First post here:
In 1973, the Allmans released their most successful album, Brothers and Sisters. This was the first one without Duane or Berry and they knew they could not just replace Duane with another guitarist. At least not yet. So they hired a pianist, Chuck Leavell. (Who in addition to being a tree farmer (!) now plays for the Stones). This was by far their most commercial album and the songs were inescapable.
For this brief shining moment, they were the most popular band in the land with all the pros and cons that come with that. (Gregg married Cher, the band got invited to the White House by fellow Georgian Jimmy Carter, pressure escalated, more drugs, more groupies, etc.) At least some of the Cameron Crowe movie Almost Famous is about the Allmans although disguised as a fictional band.
And “Ramblin’ Man”was playing everywhere. Second guitar by a cat named Les Dudek but that sweet country sound is all Dickey. (Betts is not only a great guitarist, he is really good songwriter. He played this song once with Dylan who not only knew all the words but wished he had written it):
Another titanic song from this album was also a Dickey Betts tune. (So not only was the shift from blues to country happening, so was the center of gravity somewhat from Gregg to Dickey. Duane’s personality was that of a forceful, dynamic leader. Today we’d probably call him a Type A. The other guys, not so much.)
Betts wrote “Jessica” in honor of French gypsy guitarist Django Reinhardt but named it for his daughter who came crawling in the room just at the right moment.
The Wall Street Journal of all publications called this song a “true national heirloom.” (Who the hell at the Wall Street Journal knows anything about music? And can I have that job?) And a long-running British car show called Top Gear has for years used a sort of American Idol-sounding version of it as their theme song. Here’s the goods:
The rest of the ’70’s were not kind to the ABB. Disco and new wave came along, “southern rock” fell out of fashion, there were drug busts and betrayals, there were shitty albums. And then they broke up. They all kept themselves busy throughout the depressing eighties, playing in solo bands and in various combinations.
Gregg did a crummy album with Cher and they had a son – Elijah – who is also a musician. (Family business if you will). Does anyone else find it amusing that A) Gene Simmons of Kiss gave Elijah his first guitar and B) Elijah is much more of a Metallica than ABB fan?
But in 1989, they released a retrospective box set (“Dreams”) in the then-new new CD format. (Compiled by the same guy who had done Clapton’s “Crossroads” box set.) And everybody said, oh yeah, these guys were pretty good.
So on the heels of that they re-formed and put out a nice album called “Seven Turns.” (First good one, frankly, in years). Its kickoff song “Good Clean Fun” was a return to form that blasted out of FM radio full-force. The Allmans were back, baby. (Now with second guitarist Warren Haynes). This song swings!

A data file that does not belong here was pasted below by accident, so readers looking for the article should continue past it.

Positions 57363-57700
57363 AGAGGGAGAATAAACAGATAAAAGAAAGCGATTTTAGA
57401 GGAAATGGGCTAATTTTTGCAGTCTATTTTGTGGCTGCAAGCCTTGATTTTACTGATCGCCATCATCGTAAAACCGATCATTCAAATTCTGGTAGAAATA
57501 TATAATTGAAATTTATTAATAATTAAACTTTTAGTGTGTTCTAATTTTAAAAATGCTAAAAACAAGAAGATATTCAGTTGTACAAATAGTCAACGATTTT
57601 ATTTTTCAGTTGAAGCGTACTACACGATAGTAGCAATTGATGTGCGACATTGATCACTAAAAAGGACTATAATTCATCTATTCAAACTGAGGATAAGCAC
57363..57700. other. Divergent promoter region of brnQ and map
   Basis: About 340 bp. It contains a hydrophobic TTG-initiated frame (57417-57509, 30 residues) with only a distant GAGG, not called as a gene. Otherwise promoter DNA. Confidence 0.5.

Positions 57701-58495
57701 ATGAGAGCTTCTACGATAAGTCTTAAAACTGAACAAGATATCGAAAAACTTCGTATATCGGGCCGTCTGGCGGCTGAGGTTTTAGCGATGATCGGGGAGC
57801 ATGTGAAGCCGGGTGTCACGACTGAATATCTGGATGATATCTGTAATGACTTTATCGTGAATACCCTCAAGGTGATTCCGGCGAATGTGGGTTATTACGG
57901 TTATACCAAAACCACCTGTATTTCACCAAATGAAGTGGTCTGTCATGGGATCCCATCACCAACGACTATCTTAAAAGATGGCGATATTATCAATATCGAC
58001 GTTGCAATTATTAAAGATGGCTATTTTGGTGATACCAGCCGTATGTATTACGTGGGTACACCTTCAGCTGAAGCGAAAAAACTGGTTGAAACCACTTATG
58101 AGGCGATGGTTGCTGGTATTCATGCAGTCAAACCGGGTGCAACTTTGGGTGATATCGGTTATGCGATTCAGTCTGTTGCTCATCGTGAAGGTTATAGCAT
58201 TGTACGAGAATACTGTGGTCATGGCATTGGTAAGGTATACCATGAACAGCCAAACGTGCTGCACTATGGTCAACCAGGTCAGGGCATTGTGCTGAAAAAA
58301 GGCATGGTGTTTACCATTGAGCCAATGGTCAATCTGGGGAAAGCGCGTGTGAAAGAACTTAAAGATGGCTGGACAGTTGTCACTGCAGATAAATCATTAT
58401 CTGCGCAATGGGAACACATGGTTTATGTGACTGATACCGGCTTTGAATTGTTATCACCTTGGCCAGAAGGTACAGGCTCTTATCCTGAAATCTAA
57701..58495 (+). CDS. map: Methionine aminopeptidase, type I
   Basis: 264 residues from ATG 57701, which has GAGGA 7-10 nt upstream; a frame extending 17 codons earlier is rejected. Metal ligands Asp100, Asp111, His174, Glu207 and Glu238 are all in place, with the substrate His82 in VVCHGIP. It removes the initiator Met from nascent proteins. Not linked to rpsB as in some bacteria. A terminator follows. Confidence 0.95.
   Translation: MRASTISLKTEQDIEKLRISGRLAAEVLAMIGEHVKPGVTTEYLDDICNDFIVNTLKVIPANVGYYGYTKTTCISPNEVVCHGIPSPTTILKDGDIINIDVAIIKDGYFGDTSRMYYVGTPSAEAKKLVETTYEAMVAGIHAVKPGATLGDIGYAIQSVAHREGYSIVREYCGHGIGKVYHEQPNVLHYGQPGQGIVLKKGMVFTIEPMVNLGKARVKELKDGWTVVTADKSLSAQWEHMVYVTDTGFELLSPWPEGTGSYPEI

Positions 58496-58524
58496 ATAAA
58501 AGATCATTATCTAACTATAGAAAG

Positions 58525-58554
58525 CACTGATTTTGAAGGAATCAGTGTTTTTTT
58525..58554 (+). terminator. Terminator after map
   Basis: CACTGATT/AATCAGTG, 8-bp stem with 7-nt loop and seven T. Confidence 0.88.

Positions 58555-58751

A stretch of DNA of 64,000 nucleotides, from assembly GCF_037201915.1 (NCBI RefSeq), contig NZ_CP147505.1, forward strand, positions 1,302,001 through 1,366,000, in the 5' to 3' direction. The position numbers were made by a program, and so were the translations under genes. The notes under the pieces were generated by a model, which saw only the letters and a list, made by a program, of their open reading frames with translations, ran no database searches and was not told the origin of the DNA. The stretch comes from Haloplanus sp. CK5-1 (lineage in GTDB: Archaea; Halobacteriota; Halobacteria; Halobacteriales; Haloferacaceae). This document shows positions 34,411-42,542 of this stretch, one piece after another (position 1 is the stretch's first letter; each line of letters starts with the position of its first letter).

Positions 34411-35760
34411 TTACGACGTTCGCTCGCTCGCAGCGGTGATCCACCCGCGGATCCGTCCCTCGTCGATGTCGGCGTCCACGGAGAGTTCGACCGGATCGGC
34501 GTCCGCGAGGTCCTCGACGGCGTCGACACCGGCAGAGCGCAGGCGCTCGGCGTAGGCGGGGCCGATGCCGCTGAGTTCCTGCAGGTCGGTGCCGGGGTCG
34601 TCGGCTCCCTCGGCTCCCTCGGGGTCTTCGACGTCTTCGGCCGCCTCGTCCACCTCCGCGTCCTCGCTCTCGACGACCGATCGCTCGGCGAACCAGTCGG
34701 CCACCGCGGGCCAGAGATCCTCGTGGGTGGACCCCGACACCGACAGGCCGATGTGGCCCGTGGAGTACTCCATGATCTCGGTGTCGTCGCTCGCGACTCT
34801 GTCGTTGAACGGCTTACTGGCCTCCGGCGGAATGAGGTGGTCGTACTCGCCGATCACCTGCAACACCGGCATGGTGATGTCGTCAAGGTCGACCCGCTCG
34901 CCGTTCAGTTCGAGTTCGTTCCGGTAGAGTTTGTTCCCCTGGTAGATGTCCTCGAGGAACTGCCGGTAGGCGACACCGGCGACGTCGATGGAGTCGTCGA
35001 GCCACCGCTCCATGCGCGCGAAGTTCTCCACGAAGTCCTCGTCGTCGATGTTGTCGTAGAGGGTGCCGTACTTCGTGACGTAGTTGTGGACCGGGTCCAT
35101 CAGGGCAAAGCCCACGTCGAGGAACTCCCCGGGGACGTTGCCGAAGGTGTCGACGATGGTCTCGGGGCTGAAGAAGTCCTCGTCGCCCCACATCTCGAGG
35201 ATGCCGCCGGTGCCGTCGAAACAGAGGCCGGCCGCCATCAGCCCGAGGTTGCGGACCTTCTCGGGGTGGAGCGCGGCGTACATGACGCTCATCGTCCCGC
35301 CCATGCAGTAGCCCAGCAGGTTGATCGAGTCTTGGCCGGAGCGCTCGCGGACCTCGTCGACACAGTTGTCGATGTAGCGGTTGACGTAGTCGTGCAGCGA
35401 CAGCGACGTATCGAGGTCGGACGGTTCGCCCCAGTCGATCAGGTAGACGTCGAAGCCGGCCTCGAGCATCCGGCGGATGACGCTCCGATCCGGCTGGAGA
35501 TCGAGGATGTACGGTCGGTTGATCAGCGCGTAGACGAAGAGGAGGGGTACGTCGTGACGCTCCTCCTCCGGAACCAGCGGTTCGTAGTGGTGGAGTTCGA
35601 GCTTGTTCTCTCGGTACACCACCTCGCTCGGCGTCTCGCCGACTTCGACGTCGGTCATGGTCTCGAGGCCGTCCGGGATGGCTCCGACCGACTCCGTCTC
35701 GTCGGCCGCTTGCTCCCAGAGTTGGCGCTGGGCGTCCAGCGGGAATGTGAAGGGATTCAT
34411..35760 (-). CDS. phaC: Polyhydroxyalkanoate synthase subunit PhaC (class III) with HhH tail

Here they are on playing it on talk show host Johnny Carson’s show. (Carson thought they were great. If you’re curious, here’s a clip of the ABB playing “True Gravity” with the Tonight Show’s brass section right after that song. Carson’s reaction is priceless):
At the risk of giving them short shrift, I won’t detail everything from then till now. Suffice it to say that Dickey eventually got kicked out of the band for substance abuse and/or being a jerk; ace slide guitarist Derek Trucks (nephew of drummer Butch Trucks) joined and they added a percussionist named Marc Quinones.
And they kept up their Beacon Theater residency right up to the end. (Saw them there two or three times, the last being – as mentioned – a couple of nights before the final show. Over time they had a lot of guests including Clapton, Natalie Cole and a whole host of people.) Warren Haynes effectively became the – for want of a better expression – musical director, pushing them into new spaces like Van Morrison and even Cream songs.
So this final clip is what the band sounded like in their most recent incarnation. (For the record, they probably could have gone on like this forever. But both guitarists wanted to do their own thing. And every member has some sort of offshoot band anyway.)
If I had to differentiate this incarnation from the Duane/Dickey era, I’d say over and above individual skill levels on guitar, the first band was more adventurous. They played more with time shifts, dual leads, throwing in unrelated songs, jazz – and making it all work. (Duane and Dickey spent a lot of time listening to albums like Kind of Blue and My Favorite Things). But these guys aren’t half-bad either.
So ladies and gentlemen, I leave you with this old Bobby Bland song. Actually it’s a T-Bone Walker song:
Dickey Betts, Gregg Allman, Butch Trucks and Jaimoe sometimes tour and play with their respective solo bands; Derek Trucks and his wife Susan Tedeschi have a bluesy group called the Tedeschi/Trucks band; Marc Quinones – who had never heard of the ABB when he joined them – works with salsa bands and as a session musician. And Warren Haynes plays with everybody including the Dead. (He was part of a contingent who played blues for Obama at the White House).
The Allman Brothers Band were inducted (by Willie Nelson) into the Rock and Roll Hall of Fame in 1995. Their album “At Fillmore East” was selected for preservation in the Library of Congress, deemed “culturally, historically, or aesthetically important” by the National Recording Registry.
And someday in the not-too-distant future I will recount my road adventure with some fellow Allmans fans.